Saturday, November 08, 2008

HPCE Expert Reference Group – Part 6

Entry for 7 November 2008:

In the continuing saga of the Humanistic-Person-Centred-Experiential (HPCE) therapy competences expert reference group (ERG), we have now reached our sixth meeting. The framework is now being worked on primarily by Andy Hill and Tony Roth, with input from various of the rest of us on the ERG, plus a working group at UKCP (UK Council for Psychotherapy). We have worked and reworked the “Generic Therapeutic Competences”. These run across different theoretical orientations with relatively minor variations in language and nuance, such that parallel versions exist for CBT, psychodynamic and family-systemic therapies. These are these are now in fairly good shape, so they got very little of our time today.

Basic Therapeutic Competences. Today’s main agenda item was to review the work that Andy and Tony had done on the next domain in the framework: “Basic Therapeutic Competences”, defined as foundational competences shared and constitutive of HPCE practice. These are really the heart of the HPCE framework. We had done quite a bit of work on these last time, and now had to review and try to finalize them, plus deal with various version control issues stemming from folks having worked off of different evolving version.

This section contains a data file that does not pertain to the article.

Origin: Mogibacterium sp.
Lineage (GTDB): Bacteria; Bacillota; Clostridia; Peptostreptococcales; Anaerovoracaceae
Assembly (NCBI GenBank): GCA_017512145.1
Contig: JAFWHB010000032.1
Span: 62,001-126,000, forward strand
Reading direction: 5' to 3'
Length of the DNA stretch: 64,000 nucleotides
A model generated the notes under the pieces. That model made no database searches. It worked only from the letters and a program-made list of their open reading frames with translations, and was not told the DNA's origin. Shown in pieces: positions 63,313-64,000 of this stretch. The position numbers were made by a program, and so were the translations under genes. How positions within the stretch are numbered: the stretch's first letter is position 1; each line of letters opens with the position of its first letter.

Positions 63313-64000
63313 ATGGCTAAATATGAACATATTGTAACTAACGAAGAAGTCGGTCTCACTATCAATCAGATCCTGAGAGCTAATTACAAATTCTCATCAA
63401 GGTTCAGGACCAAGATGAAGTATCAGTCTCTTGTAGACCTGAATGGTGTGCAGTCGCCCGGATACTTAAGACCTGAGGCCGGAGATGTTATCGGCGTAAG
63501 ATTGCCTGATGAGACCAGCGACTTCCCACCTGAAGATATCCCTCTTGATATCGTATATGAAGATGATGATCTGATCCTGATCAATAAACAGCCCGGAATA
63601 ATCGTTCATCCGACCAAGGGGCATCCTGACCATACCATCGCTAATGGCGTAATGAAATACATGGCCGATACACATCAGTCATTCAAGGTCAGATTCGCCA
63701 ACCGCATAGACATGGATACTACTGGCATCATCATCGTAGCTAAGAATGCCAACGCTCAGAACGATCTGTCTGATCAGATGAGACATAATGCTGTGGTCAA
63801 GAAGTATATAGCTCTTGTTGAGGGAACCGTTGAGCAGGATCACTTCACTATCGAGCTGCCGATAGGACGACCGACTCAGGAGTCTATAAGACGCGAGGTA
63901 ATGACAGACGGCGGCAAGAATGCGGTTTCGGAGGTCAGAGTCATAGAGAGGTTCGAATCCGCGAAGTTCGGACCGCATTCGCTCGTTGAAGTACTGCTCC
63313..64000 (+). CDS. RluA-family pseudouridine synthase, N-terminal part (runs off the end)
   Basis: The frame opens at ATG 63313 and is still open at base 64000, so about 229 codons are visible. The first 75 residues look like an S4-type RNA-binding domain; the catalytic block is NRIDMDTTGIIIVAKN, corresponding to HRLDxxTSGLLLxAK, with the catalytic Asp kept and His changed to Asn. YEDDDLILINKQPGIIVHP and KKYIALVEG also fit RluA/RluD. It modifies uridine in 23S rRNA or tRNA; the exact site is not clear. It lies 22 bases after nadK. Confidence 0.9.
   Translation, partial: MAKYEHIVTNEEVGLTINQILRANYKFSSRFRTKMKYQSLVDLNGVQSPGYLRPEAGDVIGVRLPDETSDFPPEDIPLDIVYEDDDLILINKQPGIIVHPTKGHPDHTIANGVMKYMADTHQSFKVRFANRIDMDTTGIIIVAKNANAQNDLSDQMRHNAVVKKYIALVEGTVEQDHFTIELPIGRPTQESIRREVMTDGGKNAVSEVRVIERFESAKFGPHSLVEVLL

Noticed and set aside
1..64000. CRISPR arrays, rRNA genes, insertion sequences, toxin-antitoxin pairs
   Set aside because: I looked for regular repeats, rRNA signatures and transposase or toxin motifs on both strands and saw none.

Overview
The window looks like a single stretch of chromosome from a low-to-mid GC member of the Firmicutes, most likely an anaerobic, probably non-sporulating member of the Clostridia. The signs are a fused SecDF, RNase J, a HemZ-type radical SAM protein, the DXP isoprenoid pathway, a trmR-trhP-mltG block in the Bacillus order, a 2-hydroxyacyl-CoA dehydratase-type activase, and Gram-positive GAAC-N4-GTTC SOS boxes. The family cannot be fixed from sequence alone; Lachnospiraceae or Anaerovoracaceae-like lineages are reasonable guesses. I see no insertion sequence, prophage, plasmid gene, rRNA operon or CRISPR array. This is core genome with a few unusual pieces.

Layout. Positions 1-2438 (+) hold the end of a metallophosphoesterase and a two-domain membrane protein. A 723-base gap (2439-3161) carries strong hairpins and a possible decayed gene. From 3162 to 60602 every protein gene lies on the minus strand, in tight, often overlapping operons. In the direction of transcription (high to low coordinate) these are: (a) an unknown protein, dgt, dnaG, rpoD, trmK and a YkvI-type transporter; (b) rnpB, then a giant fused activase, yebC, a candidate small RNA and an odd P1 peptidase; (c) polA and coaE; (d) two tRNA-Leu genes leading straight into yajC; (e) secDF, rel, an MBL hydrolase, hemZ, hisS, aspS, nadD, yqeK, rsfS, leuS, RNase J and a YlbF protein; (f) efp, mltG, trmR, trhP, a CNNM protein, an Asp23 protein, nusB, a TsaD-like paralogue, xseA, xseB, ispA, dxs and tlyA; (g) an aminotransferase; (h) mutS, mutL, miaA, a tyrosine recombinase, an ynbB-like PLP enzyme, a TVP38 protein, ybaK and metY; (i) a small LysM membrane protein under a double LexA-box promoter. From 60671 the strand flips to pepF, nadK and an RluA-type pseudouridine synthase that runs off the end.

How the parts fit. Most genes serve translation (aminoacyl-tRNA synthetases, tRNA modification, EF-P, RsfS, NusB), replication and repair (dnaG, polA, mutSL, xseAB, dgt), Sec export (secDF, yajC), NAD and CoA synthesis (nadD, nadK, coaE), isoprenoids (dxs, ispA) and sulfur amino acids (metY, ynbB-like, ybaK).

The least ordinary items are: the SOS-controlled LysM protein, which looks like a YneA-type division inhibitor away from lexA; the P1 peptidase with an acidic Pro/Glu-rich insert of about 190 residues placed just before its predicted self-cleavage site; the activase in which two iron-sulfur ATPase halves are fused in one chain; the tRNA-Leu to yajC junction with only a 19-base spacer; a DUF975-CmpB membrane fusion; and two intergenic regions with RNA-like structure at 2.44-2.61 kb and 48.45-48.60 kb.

At this point, the Basic HPCE Competences are divided into the following outline (this is still not the final version, but should give the flavour):

A. Knowledge of the rationale for HPCE therapy
A1. Knowledge of humanistic principles that inform the therapeutic approach
A2. Knowledge of HPCE theories of human growth and development and the origins of psychological distress
A3. Knowledge of the HPCE conditions for and goals of therapeutic change
B. Ability to initiate therapeutic relationships
B1. Ability to explain and demonstrate the rationale for HPCE to the client